At Peace And In Place

Today was one of those days when the words won’t come easy. I looked for help to Wendell Berry, my favorite poet, and found this:

In a time that breaks 
in cutting pieces all around,
when men, voiceless
against thing-ridden men,
set themselves on fire, it seems
too difficult and rare
to think of the life of a man
grown whole in the world,
at peace and in place.
But having thought of it
I am beyond the time
I might have sold my hands
or sold my voice and mind
to the arguments of power
that go blind against
what they would destroy.

Hidden between two descriptions of despair and worldly things, there’s a description of what a good, settled life might look like, “…to think of the life of a man / grown whole in the world / at peace and in place.” Everything in this poem revolves around these words.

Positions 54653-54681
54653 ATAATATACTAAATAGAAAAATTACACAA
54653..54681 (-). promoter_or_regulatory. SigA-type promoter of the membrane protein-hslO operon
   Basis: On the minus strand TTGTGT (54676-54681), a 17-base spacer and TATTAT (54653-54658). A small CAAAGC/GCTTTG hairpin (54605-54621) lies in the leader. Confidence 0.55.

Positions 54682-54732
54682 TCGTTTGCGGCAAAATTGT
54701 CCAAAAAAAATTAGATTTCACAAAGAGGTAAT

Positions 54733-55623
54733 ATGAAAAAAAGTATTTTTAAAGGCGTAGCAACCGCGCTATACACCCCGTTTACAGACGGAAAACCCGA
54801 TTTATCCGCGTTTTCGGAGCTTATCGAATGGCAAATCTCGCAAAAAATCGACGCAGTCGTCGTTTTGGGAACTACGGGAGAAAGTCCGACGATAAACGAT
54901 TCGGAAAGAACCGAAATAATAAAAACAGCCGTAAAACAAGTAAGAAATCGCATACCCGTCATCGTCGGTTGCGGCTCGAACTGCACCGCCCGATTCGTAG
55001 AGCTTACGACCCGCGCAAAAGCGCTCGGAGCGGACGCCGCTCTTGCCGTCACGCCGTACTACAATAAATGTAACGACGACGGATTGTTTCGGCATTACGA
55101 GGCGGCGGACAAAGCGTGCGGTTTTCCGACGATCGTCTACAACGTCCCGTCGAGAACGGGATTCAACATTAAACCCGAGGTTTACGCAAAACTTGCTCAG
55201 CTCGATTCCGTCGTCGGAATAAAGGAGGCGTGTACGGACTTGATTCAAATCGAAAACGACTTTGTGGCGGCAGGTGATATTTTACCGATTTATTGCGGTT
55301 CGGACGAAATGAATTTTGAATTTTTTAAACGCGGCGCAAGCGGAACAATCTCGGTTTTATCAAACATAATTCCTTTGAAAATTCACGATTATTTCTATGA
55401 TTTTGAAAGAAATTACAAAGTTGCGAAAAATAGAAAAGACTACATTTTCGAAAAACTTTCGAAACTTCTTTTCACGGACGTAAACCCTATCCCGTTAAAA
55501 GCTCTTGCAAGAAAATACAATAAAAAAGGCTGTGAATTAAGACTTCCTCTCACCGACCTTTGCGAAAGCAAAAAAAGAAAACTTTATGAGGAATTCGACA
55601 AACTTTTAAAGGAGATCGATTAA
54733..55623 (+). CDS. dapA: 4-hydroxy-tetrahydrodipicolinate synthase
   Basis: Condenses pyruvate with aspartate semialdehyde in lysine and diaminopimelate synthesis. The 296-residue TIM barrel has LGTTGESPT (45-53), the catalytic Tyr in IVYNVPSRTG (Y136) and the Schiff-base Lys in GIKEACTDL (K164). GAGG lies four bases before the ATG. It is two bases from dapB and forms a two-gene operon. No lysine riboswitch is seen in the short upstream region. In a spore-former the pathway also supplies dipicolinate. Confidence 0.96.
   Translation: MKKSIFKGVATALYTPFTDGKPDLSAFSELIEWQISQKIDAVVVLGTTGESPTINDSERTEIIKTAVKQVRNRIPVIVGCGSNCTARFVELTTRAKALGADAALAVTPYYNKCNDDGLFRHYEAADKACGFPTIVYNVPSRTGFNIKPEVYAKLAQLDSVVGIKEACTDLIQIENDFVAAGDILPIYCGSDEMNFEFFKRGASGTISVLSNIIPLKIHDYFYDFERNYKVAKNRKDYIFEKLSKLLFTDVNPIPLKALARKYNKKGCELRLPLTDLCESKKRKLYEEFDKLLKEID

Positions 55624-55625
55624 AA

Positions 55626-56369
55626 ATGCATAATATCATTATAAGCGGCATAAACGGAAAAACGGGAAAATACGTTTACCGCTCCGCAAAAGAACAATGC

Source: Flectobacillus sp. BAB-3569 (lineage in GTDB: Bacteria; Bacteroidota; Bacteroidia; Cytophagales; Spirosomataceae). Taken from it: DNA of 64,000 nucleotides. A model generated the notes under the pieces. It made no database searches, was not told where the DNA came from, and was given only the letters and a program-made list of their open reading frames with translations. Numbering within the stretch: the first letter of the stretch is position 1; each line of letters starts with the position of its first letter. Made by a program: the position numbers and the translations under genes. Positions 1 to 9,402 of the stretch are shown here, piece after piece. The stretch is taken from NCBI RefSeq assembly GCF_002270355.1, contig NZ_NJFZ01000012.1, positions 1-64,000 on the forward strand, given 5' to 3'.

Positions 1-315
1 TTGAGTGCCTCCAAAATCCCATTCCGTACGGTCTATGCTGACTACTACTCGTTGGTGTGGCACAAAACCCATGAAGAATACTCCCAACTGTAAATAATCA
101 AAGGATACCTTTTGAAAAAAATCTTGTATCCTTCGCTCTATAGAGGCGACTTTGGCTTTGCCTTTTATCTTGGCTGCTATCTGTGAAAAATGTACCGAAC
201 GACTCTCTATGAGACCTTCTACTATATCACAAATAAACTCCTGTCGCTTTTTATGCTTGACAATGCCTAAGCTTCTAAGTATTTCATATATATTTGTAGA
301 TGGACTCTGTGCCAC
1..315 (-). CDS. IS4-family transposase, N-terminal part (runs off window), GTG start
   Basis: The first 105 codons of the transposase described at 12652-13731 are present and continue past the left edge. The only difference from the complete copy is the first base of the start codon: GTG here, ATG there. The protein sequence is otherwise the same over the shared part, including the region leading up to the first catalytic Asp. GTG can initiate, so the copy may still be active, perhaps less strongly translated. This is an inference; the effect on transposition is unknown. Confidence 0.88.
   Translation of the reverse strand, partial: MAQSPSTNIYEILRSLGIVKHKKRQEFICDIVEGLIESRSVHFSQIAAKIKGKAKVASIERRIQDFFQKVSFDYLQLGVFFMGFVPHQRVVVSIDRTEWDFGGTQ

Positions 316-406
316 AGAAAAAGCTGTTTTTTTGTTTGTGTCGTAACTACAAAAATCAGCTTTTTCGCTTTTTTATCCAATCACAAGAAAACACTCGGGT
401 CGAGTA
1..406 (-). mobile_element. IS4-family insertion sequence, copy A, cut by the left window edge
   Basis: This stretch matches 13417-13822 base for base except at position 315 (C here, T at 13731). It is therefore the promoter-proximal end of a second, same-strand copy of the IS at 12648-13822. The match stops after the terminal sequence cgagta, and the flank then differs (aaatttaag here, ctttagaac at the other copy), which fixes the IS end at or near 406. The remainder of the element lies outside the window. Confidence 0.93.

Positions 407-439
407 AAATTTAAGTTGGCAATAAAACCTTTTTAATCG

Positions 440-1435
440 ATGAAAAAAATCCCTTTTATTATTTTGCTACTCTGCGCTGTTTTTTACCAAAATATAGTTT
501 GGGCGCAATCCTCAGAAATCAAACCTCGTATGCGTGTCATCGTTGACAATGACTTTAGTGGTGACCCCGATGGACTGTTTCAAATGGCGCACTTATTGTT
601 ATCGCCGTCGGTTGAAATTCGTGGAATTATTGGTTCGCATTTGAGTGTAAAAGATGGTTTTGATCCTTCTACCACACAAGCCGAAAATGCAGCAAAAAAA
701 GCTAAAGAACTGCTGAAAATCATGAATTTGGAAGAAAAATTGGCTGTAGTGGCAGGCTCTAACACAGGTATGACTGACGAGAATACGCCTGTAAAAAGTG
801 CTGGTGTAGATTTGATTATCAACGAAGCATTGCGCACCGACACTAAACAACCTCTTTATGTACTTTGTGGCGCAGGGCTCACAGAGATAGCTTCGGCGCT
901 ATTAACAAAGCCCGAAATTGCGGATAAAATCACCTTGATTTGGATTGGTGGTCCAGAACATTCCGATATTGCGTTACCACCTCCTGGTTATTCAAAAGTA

Berry describes a peace and stillness that seems missing from busy, city life. To be “grown whole in the world, at peace and in place” takes time and patience, surely. It also takes a revision of purpose, a reorientation from a state of pursuit to a state of peace.

It isn’t usually for the young to be at peace and in place. People are moving; jobs are evolving; life is changing. Berry, though, suggests here that even thinking of this life helps to steady yourself against the things that would make you anxious. It’s a hopeful thing to believe, that some measure of this peace can be enjoyed before it is earned, if only it can be imagined.

45 of 100

One clap, two clap, three clap, forty?

By clapping more or less, you can signal to us which stories really stand out.